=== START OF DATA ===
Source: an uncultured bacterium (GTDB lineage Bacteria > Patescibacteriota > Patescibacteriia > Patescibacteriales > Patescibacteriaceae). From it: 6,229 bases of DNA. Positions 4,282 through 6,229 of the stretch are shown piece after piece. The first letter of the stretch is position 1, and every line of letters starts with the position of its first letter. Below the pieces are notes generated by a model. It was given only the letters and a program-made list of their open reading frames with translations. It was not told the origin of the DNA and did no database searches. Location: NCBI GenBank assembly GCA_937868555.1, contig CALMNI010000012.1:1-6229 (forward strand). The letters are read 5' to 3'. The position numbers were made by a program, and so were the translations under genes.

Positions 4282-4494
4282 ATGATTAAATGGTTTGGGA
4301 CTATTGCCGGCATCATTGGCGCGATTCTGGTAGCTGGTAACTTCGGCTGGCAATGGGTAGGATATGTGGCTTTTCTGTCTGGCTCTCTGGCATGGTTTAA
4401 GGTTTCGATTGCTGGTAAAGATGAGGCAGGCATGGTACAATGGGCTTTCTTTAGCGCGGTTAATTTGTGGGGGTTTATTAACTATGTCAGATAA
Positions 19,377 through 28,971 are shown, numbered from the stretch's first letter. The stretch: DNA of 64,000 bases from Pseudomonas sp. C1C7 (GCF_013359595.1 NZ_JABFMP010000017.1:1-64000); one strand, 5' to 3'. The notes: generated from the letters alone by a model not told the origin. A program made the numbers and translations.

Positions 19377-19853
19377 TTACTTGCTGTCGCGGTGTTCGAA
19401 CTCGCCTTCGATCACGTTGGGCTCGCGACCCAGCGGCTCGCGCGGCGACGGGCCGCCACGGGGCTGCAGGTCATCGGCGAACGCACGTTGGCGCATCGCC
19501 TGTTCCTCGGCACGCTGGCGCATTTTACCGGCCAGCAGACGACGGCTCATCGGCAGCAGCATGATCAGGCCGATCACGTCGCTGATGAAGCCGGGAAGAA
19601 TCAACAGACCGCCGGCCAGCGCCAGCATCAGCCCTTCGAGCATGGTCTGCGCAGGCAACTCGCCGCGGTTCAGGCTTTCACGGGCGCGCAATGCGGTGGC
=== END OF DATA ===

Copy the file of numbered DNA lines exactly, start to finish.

Source: an uncultured bacterium (GTDB lineage Bacteria > Patescibacteriota > Patescibacteriia > Patescibacteriales > Patescibacteriaceae). From it: 6,229 bases of DNA. Positions 4,282 through 6,229 of the stretch are shown piece after piece. The first letter of the stretch is position 1, and every line of letters starts with the position of its first letter. Below the pieces are notes generated by a model. It was given only the letters and a program-made list of their open reading frames with translations. It was not told the origin of the DNA and did no database searches. Location: NCBI GenBank assembly GCA_937868555.1, contig CALMNI010000012.1:1-6229 (forward strand). The letters are read 5' to 3'. The position numbers were made by a program, and so were the translations under genes.

Positions 4282-4494
4282 ATGATTAAATGGTTTGGGA
4301 CTATTGCCGGCATCATTGGCGCGATTCTGGTAGCTGGTAACTTCGGCTGGCAATGGGTAGGATATGTGGCTTTTCTGTCTGGCTCTCTGGCATGGTTTAA
4401 GGTTTCGATTGCTGGTAAAGATGAGGCAGGCATGGTACAATGGGCTTTCTTTAGCGCGGTTAATTTGTGGGGGTTTATTAACTATGTCAGATAA
Positions 19,377 through 28,971 are shown, numbered from the stretch's first letter. The stretch: DNA of 64,000 bases from Pseudomonas sp. C1C7 (GCF_013359595.1 NZ_JABFMP010000017.1:1-64000); one strand, 5' to 3'. The notes: generated from the letters alone by a model not told the origin. A program made the numbers and translations.

Positions 19377-19853
19377 TTACTTGCTGTCGCGGTGTTCGAA
19401 CTCGCCTTCGATCACGTTGGGCTCGCGACCCAGCGGCTCGCGCGGCGACGGGCCGCCACGGGGCTGCAGGTCATCGGCGAACGCACGTTGGCGCATCGCC
19501 TGTTCCTCGGCACGCTGGCGCATTTTACCGGCCAGCAGACGACGGCTCATCGGCAGCAGCATGATCAGGCCGATCACGTCGCTGATGAAGCCGGGAAGAA
19601 TCAACAGACCGCCGGCCAGCGCCAGCATCAGCCCTTCGAGCATGGTCTGCGCAGGCAACTCGCCGCGGTTCAGGCTTTCACGGGCGCGCAATGCGGTGGC